[23] Naomi Parry Metropolitan Girls' Shelter Glebe (c. 1923–1978) Find and Connect web resource http://www.findandconnect.gov.au/ref/nsw/biogs/NE01392b.htm viewed 25 November 2014

[24] Christine Riley 'The Glebe Shelter for Girls' The Life of Riley http://lifeofriley.net.au/institions/glebe-shelter.html viewed 3 November 2014

[25] Judy Rapley 'Creating a Space: The Life of Bessie Guthrie' ABC Radio National Hindsight 28 October 2007 http://www.abc.net.au/rn/hindsight/stories/2007/2064266.htm; Suzanne Bellamy 'Guthrie Bessie Jean Thompson (1905–1977)' Australian Dictionary of Biography National Centre of Biography Australian National University http://adb.anu.edu.au/biography/guthrie-bessie-jean-thompson-10382/text18393 viewed 13 December 2014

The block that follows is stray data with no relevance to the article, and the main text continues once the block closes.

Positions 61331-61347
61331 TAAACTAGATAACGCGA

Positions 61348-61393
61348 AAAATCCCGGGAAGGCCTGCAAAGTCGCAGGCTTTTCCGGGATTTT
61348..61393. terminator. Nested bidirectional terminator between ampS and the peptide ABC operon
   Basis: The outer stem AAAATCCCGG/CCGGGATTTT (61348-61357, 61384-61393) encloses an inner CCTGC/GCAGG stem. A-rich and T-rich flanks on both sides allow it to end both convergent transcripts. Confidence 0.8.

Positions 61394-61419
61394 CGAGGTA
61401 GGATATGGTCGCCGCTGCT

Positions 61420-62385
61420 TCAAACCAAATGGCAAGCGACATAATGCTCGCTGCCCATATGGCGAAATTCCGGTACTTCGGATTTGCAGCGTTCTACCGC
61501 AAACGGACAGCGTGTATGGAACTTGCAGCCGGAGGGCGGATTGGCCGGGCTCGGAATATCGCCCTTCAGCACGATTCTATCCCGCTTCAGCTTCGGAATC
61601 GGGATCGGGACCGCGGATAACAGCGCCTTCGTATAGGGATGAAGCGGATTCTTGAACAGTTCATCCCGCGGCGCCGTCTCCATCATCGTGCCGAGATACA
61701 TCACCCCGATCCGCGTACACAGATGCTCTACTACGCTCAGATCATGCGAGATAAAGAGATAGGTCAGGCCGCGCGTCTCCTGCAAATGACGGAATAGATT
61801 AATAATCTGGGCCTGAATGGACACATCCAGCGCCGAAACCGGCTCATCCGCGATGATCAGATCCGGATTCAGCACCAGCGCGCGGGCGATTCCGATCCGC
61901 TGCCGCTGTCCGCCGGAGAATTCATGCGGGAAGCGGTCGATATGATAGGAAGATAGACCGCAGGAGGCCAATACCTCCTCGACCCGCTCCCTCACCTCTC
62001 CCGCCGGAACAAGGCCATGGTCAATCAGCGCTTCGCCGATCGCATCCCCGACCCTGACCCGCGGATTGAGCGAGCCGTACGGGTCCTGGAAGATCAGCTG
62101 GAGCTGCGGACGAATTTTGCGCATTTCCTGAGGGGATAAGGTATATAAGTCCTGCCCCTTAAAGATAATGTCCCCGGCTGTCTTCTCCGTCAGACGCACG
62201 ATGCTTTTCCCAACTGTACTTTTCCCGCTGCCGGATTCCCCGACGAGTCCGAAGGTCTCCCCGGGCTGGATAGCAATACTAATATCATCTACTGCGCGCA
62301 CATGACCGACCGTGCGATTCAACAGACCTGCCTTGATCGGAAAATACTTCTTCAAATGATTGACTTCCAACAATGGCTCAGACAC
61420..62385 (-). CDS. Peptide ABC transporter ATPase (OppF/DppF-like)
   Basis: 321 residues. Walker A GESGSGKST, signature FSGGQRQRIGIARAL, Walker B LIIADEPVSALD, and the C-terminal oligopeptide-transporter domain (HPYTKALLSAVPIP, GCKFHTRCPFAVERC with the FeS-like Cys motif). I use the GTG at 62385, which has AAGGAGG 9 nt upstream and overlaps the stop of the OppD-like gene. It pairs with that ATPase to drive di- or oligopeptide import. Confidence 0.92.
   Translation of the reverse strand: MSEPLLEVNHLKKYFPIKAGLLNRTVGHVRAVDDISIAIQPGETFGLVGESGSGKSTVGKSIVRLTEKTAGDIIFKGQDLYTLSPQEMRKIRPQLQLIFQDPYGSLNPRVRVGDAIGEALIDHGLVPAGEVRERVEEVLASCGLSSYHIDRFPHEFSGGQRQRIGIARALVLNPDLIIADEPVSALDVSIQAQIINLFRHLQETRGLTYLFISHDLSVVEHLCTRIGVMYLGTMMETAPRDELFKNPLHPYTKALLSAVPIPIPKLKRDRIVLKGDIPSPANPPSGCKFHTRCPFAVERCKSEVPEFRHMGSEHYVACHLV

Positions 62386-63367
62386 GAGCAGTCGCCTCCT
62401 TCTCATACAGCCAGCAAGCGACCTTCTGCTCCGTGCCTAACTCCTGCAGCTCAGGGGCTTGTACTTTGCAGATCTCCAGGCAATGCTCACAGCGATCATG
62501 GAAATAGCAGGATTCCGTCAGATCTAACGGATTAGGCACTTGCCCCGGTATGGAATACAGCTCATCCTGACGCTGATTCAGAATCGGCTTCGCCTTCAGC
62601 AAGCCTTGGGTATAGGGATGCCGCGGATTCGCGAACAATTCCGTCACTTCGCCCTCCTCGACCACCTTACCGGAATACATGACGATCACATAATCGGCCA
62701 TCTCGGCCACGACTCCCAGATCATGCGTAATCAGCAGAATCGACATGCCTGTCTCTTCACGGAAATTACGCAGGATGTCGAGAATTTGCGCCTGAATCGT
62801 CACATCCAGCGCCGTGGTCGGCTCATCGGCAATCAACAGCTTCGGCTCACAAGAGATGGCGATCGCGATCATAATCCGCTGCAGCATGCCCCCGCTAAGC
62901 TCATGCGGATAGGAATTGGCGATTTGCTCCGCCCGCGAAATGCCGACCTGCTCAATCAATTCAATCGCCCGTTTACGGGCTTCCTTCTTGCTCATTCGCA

[26] Naomi Parry Metropolitan Girls' Shelter Glebe (c. 1923–1978) Find and Connect web resource http://www.findandconnect.gov.au/ref/nsw/biogs/NE01392b.htm viewed 25 November 2014

[27] Heritage Branch House 'Bidura' including interiors former ballroom and front garden State Heritage Inventory NSW Environment and Heritage http://www.environment.nsw.gov.au/heritageapp/ViewHeritageItemDetails.aspx?ID=242786 viewed 3 November 2014

[28] Leesha McKenny 'Australian Technology Park sale: call for expressions of interest' The Sydney Morning Herald http://www.smh.com.au/nsw/australian-technology-park-sale-call-for-expressions-of-interest-20141208-12050u.html viewed 13 December 2014; NSW Office of Finance and Services Ministerial Media Release 'Government land in Glebe could house new units' http://www.finance.nsw.gov.au/government-land-glebe-could-house-new-units viewed 13 December 2014